Case 2

A 28-year-old male attended our stomatology clinic complaining of pain in the left side of his face. The patient did not present any temporomandibular joint disorder or othorrinolaryngologic and neurological disturbances. During clinical examination, no swelling was observed and the oral mucosa was normal. Then we performed panoramic and periapical radiographs of the left maxillary premolars and molars in order to detect any possible cause of the pain. His left maxillary first molar (tooth #14) was endodontically treated and presented a metallic crown [Figure 2]a. Considering that a possible radiolucent image related to tooth #14 was confusing in radiographs, we decided to do a CBCT scan on a Classic i-CAT unit (Imaging Sciences International, Hatfield, PA, USA) using 6 cm FOV and 0.3 voxel size. In CBCT images, it was possible to detect periapical lesion related to a mesiobuccal root canal with no root filling of the tooth #14 [Figure 2]b and c.{Figure 2}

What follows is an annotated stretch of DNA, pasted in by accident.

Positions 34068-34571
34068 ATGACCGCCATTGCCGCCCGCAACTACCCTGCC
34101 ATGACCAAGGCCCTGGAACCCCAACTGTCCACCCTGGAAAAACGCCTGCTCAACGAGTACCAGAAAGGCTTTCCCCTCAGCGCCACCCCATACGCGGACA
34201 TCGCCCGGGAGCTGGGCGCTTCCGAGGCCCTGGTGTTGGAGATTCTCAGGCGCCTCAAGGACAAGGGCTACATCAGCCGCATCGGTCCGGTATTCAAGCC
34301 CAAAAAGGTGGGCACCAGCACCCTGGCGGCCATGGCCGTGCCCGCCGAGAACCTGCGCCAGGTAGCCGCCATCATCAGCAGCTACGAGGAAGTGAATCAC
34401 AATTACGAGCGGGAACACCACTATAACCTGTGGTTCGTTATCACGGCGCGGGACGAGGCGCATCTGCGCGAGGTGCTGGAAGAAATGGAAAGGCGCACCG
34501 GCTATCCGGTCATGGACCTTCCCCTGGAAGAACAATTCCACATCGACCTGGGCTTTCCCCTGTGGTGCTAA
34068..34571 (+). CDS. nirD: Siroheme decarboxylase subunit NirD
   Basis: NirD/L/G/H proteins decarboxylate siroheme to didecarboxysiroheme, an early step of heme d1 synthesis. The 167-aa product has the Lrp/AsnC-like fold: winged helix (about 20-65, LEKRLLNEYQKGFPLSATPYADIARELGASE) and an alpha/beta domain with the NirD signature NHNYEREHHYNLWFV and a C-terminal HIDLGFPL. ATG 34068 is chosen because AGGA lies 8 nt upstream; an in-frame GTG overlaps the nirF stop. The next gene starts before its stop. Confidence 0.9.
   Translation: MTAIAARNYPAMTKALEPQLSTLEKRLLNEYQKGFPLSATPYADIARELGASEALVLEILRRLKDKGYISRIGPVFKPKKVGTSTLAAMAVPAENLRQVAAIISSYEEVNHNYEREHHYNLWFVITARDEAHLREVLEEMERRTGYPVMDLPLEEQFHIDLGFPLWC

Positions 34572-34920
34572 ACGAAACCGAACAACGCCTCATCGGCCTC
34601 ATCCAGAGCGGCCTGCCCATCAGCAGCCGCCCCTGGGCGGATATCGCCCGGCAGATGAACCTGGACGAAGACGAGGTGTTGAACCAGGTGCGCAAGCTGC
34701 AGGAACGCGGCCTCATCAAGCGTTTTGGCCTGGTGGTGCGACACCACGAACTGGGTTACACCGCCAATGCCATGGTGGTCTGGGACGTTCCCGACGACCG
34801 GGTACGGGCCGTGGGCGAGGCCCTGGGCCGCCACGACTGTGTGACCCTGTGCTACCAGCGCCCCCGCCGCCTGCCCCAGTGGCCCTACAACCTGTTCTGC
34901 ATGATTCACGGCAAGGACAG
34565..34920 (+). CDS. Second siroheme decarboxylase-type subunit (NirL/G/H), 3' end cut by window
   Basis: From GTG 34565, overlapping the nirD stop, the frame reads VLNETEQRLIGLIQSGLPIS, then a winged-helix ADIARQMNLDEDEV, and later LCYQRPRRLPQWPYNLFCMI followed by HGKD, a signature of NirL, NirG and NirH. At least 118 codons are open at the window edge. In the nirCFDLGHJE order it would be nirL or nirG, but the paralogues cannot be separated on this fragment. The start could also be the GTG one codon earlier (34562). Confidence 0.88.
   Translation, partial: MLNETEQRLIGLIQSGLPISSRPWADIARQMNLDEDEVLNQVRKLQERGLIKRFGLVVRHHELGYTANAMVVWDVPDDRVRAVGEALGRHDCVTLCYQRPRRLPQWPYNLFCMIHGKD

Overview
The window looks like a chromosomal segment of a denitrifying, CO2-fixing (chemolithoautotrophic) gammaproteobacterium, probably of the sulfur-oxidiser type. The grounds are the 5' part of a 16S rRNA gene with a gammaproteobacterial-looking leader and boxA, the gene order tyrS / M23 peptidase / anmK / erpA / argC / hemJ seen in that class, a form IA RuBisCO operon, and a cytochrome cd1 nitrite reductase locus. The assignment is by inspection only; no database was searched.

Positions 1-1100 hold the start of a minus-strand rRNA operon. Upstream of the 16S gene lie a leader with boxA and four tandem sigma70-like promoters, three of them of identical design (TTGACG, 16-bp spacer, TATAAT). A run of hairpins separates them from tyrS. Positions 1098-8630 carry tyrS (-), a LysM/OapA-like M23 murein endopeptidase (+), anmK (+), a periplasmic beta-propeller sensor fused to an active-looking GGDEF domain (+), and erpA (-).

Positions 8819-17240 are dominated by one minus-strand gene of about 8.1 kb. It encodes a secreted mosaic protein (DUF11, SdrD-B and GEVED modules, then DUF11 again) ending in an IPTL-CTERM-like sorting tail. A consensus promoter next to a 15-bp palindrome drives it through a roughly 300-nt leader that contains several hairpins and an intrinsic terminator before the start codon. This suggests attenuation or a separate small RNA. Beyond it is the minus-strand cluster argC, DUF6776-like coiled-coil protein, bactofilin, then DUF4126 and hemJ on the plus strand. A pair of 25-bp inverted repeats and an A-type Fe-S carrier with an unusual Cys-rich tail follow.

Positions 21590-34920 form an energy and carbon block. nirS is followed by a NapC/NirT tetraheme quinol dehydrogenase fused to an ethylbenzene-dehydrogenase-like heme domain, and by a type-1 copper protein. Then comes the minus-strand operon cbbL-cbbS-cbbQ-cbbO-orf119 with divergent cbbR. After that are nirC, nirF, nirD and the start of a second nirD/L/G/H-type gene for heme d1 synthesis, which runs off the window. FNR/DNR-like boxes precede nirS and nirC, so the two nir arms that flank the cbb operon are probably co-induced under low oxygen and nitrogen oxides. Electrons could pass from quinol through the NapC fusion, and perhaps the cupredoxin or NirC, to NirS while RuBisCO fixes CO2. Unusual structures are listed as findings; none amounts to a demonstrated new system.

Discussion



In both cases, the diagnosis of periapical pathology was difficult to establish. In the first case, buccal exostosis was the initial hypothesis considering clinical aspects of the lesion. However, most part of buccal exostosis is asymptomatic when covered by normal mucosa. CBCT was fundamental for the periapical lesion visualization, which was not clearly seen in periapical radiographs. The compromise of cortical bone was evident [Figure 1]d and e, even though Bender [1] stated that a periapical lesion, which affects cortical bone, can be usually seen in conventional radiographs. Also, CBCT images allowed a critical evaluation of the related endodontically treated tooth condition. It was possible to relate the incomplete root canal filling with the failure of the endodontic treatment and consequent persistent periapical lesion. [11]